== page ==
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Stuart J
Stuart J, Solicitor
Category: UK Property Law
Satisfied Customers: 22620
Experience:  PGD Law. 20 years legal profession, 6 as partner in High Street practice
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Hello, this is another leaking roof question! My partner and

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Hello, this is another leaking roof question! My partner and recently moved in and we have a healthy 125 year lease beginning last year. The two other flats below have let their leases run down to 69 years each. When the share of the freehold was recently offered to us I did a lot of groundwork finding things out. One of the flats backed out as they simply have no way of raising the funds. The other flat would not, whatever I tried, cooperate or respond - without being hostile, they were simply, I think, very flakey.
We took over our flat when the old lady here died. She also owned the title lease, and that has now been placed in the care of a company of solicitors. Since letting the freehold offer slide, I cannot get a single word out of them. It is currently raining inside our flat and all the work we had done internally is being eroded. I don't know what is happening with the freehold, but we can no longer afford it and also I don't trust my neighbours to cooperate with enfranchisement anymore. The skint neighbours will not be able to pay up for roof repair and it doesn't seem fair that there is no way to enforce it. I have had a quote done for the work and in Jan this year the company of solicitors said they would also get one, but since then nothing. So, the problem is, if we try to get the work done without whoever it is that holds the title lease, I would not be able to get any of the other flats to pay for the work. Our lease, and the other flats' leases (which I have read) say that maintenance work is up to the freeholder and will be collected in service charge. No service charge has been collected in over 30 years.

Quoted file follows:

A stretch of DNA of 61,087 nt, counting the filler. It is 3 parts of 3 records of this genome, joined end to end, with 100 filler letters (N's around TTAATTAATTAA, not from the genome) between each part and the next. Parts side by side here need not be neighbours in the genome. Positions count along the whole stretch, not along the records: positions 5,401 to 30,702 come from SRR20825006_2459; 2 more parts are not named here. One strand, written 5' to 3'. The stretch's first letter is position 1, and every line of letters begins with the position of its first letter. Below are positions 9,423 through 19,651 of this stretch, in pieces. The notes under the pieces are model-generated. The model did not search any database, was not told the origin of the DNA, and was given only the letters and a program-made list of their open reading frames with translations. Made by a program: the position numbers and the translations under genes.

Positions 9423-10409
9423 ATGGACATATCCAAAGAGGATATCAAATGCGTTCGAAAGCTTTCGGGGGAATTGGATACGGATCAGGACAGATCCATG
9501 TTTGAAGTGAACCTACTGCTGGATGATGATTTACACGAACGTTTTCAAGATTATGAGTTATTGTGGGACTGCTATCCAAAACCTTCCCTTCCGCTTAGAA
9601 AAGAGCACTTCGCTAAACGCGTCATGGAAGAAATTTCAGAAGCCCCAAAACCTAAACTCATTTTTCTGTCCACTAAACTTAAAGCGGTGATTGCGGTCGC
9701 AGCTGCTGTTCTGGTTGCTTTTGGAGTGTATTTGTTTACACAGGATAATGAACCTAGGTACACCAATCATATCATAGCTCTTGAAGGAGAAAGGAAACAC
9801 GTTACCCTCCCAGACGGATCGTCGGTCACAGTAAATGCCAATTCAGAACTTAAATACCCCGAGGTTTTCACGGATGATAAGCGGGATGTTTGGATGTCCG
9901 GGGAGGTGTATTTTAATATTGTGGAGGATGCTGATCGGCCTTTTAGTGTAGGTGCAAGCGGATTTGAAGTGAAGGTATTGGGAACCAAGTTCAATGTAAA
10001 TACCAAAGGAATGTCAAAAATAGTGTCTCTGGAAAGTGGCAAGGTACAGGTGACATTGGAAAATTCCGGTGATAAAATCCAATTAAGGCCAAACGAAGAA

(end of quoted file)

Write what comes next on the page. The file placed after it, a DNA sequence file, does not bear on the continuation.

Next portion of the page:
How can I get my roof fixed and without fronting all the money?
In the lease, whose responsibility is the roof?
Is there a liability to pay service charge?
What about ground rent?
Is there any other background please?
Customer: replied 3 years ago.

The roof is the responsibility of the freeholder.

All three leases say service charges will be collected by the freeholder. For the past three decades the old lady that lived in this flat collected around £50 a year from the other two flats in service charge, in cash, which she then just kept and there has been no maintenance work at all in that time.

Our ground rent is £250 per annum, the other two flats pay £50 a year each.

Currently I don't know who really officially owns the freehold, only that a firm of solicitors were looking after a trust/the old lady's estate and that they offered us the freehold earlier this year, as mentioned above. One of my neighbours is questioning whether the solicitors has the right to sell the freehold at all. I'm a little in the dark.